AbsoluteZero

32-bit/64-bit Pci/pci-x Confusion

Recommended Posts

Im building a system for my brother, and he wants a SCSI drive in his sytem. I got him an nforce2 ultra motherboard and not knowing, there are 2 diffeant kinds of PCI slots, I was about to order an ultra320 scsi controller card for the 15k RPM drive. my question is, Would it be better to buy a 64-bit controller card and run the 15k from the 32-bit PCI slot, or should I look for a 32-bit controller card and run a 10k RPM drive off of it? What would offer the best performance.

Adaptec makes a Ultra160 controller card for a 32-bit PCI bus but I cant find a 15K RPM drive to go with it. Only 10K. On the other hand, they make 64-bit PCI Ultra160 controller card that DOES fit most 15K dives. Would I lose the extra harddrive speed by running it through a 32-bit PCI? Or would it be faster then a ultra160 32-bit card with a 10K RPM drive.

P.S - I would assume Ultra320 would be totally useless in a 32-bit PCI slot.

Share this post


Link to post
Share on other sites

No, it wouldnt be totally useless in a 32 bit slot. It will still work...

In order to get 64bit PCI bus of any description, you generally have to jump to a server class motherboard... with such chipsets as Intel 7505, 7501, serverworks, or AMD 751 (? dual Athlon MP) ... I dont think the extra expense is worth it, (unless your building a server) ... In reality a 64 bit controller card will work in a 32 bit slot, if you still chose to go SCSI, you can use pretty much whatever controller you like...(with whatever drives you like)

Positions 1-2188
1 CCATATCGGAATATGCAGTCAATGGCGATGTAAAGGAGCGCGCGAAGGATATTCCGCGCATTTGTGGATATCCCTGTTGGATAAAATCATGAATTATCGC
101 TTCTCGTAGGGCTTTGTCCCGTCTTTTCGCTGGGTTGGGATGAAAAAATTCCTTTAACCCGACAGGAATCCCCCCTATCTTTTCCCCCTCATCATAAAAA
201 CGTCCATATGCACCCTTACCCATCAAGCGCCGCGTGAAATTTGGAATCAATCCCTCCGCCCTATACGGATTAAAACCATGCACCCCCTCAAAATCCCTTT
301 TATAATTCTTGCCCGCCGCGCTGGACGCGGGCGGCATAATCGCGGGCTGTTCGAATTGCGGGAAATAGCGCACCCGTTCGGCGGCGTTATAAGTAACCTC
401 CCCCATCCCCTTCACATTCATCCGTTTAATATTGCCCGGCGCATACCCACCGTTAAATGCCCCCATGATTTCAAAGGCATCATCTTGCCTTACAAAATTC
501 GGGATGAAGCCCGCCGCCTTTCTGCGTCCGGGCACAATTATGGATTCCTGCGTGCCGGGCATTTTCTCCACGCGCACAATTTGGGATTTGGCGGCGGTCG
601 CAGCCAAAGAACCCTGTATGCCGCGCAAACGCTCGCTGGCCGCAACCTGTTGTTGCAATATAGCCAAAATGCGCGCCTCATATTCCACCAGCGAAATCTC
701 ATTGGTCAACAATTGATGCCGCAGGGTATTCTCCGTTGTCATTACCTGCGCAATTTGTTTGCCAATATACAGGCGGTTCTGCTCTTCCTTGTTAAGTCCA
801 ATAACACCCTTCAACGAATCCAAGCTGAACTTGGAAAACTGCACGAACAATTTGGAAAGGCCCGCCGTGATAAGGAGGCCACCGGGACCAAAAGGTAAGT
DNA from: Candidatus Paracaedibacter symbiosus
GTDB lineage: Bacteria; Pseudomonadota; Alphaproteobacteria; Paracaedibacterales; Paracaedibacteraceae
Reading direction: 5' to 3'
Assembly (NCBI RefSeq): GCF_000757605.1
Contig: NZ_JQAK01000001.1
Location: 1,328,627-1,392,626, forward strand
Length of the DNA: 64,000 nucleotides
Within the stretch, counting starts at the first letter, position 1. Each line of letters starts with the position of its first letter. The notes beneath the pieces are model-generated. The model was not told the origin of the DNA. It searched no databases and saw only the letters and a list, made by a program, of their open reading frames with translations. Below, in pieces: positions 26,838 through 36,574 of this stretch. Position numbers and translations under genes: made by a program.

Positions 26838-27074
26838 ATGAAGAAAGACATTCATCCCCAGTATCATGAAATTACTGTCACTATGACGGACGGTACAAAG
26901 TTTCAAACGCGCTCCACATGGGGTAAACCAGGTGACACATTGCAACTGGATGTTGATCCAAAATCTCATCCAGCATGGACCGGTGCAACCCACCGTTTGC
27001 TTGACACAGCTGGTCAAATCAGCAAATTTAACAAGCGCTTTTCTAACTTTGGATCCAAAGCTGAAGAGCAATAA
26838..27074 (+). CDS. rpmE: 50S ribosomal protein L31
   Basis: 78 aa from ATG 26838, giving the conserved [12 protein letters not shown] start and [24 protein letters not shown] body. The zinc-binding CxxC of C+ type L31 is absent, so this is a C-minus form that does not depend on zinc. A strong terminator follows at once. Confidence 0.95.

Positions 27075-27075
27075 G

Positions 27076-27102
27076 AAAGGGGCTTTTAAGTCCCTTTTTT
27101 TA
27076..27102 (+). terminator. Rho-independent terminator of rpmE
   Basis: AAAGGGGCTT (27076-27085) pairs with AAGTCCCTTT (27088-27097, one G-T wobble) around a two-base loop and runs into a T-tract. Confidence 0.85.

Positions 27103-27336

However there will be a performace cap, that perhaps may mean that it would be wiser to go with EIDE or SATA drives, (financially)

Share this post


Link to post
Share on other sites

The server boards are alittle extreme. But I would still like to have SCSI in my system, no matter the price.

Would it be faster to use a ULTRA360 64-bit controller card in a 32-bit PCI with a ULTRA360 15000RPM drive

or

An ULTRA160 64-bit controller card in a 32-bit PCI with a ULTRA160 15000RPM drive

or

An Ultra160 32bit controller card in a 32-bit PCI with an Ultra160 10000RPM

so pretty much, will the not taking full advantage of the 64-bit PCI controller card slow it down to speed of a 32-bit PCI controller card? Does an Ultra160 15000RPM drive take FULL advantage of the 64-bit PCI interface?

Share this post


Link to post
Share on other sites

Your 64-bit card should work in a 32-bit slot.

Using a 32-bit card in a 32-bit slot is not any slower (or faster) than a 64-bit card in a 32-bit slot.

You'll be fine with a U160 controller and the 15k rpm drive.

I have a Adaptec 39160 with a couple of Cheetah X15s, and the 64-bit SCSI card is plugged into a 32-bit slot (standard PCI).

Basically, whatever is less expensive....as long as you're getting a name brand SCSI card. U160 or U320 will overwhelm the PCI bus (burst speed).

If you want to see 160MB/sec or 320MB/sec you'll need to get a PCI-X motherboard.

DogEared.

8^)

PS You're drive only cares if the SCSI bus is U160, or U320, etc. The Drive doesn't know if you're connected to a 32-bit or 64-bit card.

Share this post


Link to post
Share on other sites

I should also have said:

U320 drives will work on U160 busses (cards) and U160 drives work on U320 busses.

So you can mix and match. But the bus speed will adjust to the lowest speed needed for any device.

If you'll be running a u160 drive, don't bother with a U320 card...unless you're getting a deal. :)

DogEared

8^)

Share this post


Link to post
Share on other sites

OK, its making sence, but lets clarify.

The 15k made for Ultra160 64-bit PCI will still have the extremly fast seek time (loading games/windows) in an Ultra160 32-bit PCI, but transfer wont be as fast as It could be. right?

So, would it be even FASTER to get an ULTRA320 SCSI and run it though a 32-bit PCI bus? I know It wont get transfer speeds, but will it load apps. even faster then the 15k U160?

you guys rock.

Share this post


Link to post
Share on other sites
OK, its making sence, but lets clarify.

The 15k made for Ultra160 64-bit PCI will still have the extremly fast seek time (loading games/windows) in an Ultra160 32-bit PCI, but transfer wont be as fast as It could be. right?